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  #1  
Old 12-07-2001, 12:34 PM
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Question Sloppy 93 W124 shift linkage?

Noticed recently that when moving the shift lever along the gate, that I sense a bit more play or "slop" that normal.

My Haynes manual has no mention of where to begin.

Can I access the shift mechanism from underneath the car, or do I have to yank the console off?
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  #2  
Old 12-07-2001, 05:00 PM
ljones
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Talking Shifter bushings need replacing; fairly easy

I just had the same problem with my '91 420. This is a fairly easy fix with replacing two bushings that cost from $0.65 - $2.50 each - CHEAP FIX.

The instructions below are taking from the "Mercedes-Benz Discussion List" - http://hsb.baylor.edu/html/easley/mercedes/welcome.html

They were written by Richard Easley, and while I have seen several sets of instructions on how to do this, these instructions are the most complete I have seen. This is a fairly easy job, took me an hour, 45 minutes of which was spent trying to get the new bushings squeezed in. Also, follow Richards instuctions about taking off the linkage "arm" at the transmission (this is the one near the front of the car) it makes it easier. I used a pair of pliers and a closed face cresent wrench to help squeeze the bushing in place - it was not easy... But keep trying.

Anyway, here are the instructions from Richard Easley, taken straight from his web page:

The technical material for this FAQ (Frequently Asked Question) was provided by Richard Easley of Baylor University, and is provided as a service to the subscribers of the Mercedes-Benz Discussion List.

To receive similar quality tips as described below on a daily basis, consider subscribing to the Mercedes-Benz Discussion List, which is located at the following site:

http://hsb.baylor.edu/html/easley/mercedes/welcome.html

Introduction

The absolute first step in any diagnosis of automatic transmission problems in Mercedes-Benz automobiles is to ascertain that the transmission linkage bushings have not disintegrated. These bushings (there are two) are nylon and are subject to significant amounts of heat and dirt and sometimes oil from leaking components. As such, they are very susceptible to breakage and should be replaced at least every 60,000 miles and checked carefully during every major service. When the bushings are disintegrated, this can cause serious internal damage to the transmission because of improper positioning of valves in the valve body.

Automatic transmission diagnosis and adjustment on Mercedes-Benz automatics is one of the most frequently misunderstood procedures for do-it-yourselfers (DIYers). DIYers frequently assume the worst any time that they are experience automatic transmission problems and frequently, the problem is nothing more than a problem with shifter bushings or a vacuum problem, particularly in the case of diesel-engined MBs, where vacuum is "artificially manufactured."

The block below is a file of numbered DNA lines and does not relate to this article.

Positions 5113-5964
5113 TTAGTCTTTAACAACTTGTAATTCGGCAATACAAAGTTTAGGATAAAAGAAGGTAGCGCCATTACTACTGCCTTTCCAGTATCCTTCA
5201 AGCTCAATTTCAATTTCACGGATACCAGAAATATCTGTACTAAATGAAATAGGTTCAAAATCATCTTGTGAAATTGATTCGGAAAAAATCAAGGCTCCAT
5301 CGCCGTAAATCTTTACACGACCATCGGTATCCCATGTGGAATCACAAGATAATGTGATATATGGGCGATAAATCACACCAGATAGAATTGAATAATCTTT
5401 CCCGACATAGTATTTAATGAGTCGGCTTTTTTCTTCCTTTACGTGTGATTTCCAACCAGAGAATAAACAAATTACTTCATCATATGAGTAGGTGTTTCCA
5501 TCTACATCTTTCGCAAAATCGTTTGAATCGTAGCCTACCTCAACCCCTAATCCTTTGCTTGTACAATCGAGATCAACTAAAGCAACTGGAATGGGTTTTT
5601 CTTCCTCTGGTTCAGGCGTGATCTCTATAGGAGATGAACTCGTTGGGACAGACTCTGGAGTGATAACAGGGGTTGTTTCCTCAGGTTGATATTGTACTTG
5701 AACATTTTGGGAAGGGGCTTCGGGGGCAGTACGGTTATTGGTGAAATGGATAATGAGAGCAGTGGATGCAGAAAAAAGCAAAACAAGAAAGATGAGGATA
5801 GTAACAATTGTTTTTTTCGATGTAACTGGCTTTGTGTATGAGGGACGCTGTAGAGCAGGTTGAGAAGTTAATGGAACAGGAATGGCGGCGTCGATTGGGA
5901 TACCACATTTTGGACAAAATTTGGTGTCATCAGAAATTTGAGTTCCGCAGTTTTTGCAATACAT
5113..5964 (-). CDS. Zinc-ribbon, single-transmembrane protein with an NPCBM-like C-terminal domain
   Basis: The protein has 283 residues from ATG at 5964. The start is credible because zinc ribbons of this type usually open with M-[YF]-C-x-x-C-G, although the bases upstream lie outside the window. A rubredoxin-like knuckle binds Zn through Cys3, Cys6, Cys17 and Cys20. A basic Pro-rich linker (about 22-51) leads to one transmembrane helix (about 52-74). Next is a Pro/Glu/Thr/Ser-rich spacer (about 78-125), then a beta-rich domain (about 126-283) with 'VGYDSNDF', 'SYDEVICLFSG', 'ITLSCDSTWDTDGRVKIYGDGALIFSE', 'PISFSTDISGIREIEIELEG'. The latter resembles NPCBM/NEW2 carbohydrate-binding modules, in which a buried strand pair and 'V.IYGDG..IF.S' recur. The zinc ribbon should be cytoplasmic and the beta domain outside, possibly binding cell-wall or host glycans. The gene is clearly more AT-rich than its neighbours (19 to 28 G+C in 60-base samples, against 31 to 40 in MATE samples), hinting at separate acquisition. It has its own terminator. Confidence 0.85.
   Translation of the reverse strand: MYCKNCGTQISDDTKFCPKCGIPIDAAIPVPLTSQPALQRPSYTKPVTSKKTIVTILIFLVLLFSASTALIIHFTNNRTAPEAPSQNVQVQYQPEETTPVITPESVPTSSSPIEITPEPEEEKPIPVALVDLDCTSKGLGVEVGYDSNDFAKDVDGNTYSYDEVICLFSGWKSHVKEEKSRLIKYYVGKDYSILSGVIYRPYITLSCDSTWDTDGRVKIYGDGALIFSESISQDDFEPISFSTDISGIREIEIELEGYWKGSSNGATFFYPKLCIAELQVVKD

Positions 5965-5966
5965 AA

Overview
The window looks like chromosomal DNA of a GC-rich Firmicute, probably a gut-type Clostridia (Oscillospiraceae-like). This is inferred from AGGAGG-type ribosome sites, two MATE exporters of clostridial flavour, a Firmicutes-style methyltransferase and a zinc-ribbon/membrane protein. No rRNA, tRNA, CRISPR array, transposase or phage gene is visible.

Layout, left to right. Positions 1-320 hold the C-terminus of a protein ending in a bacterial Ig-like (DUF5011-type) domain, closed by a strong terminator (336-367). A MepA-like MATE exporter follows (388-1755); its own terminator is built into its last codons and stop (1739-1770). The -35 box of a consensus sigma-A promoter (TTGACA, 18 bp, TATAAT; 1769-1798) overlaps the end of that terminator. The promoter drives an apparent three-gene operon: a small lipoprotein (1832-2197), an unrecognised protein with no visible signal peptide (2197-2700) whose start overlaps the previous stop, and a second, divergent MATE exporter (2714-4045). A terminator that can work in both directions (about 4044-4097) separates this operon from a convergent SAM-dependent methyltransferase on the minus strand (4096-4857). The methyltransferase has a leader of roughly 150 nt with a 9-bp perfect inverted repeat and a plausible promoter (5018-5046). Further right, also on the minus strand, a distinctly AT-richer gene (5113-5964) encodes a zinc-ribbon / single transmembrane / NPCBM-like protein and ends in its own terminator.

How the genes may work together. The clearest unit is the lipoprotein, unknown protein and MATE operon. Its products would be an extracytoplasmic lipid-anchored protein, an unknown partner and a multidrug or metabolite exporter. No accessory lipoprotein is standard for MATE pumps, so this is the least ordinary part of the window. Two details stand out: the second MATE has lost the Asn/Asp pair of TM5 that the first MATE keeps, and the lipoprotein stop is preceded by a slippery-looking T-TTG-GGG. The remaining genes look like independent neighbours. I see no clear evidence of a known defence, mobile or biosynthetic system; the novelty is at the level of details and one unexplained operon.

Assumptions

1. Using the categories of mechanical ability from the Mercedes-Benz Discussion List <http://hsb.baylor.edu/html/easley/mercedes/subscribe.html>, you need to be at the level of "Medium Do-It-Yourselfer" at minimum, to replace the shifter linkage bushings on Mercedes-Benz automobiles. If you are below that level, you may want to provide these instructions for someone who is at the medium level or beyond.

2. Completely secured automobile on concrete floor

3. Safe equipment

4. Experienced (read: confident) technician

Tools needed:



1. 1/4" drive socket

2. Extension

3. 10mm socket

4. 10mm wrench

5. Long screwdriver

6. Long needle nose pliers (For example: http://www.harborfreight.com/cpi/taf/Displayitem.taf?itemnumber=38597 Also: http://www.harborfreight.com/cpi/taf/Displayitem.taf?itemnumber=33202





Shifter Linkage Bushing Replacement


1. Raise the front only as high as possible on concrete

2. Emergency brake activated

3. Car in park

4. Rear wheels chocked securely

5. Put securely on jackstands

6. Lower floor jack

7. Wiggle stands to ensure security

8. Put jack back under car as added security

9. Put shift lever in neutral.

10. With car in neutral -- but securely chocked and jack stands secure find shifter linkage (Shifter near driveshaft, transmission linkage forward).

11. Carefully note arrangement of shift linkage and lever on transmission.

12. Do not adjust shifter linkage (assume correct, just bushings worn).

13. With 10mm stuff, completely remove bolt that goes through linkage at transmission.

14. With screwdriver, carefully pry linkage off of transmission (may have to expand the compressible "slit" on linkage just a bit).

15. With screwdriver, unsnap clip at shifter linkage and remove linkage from shifter (under car only).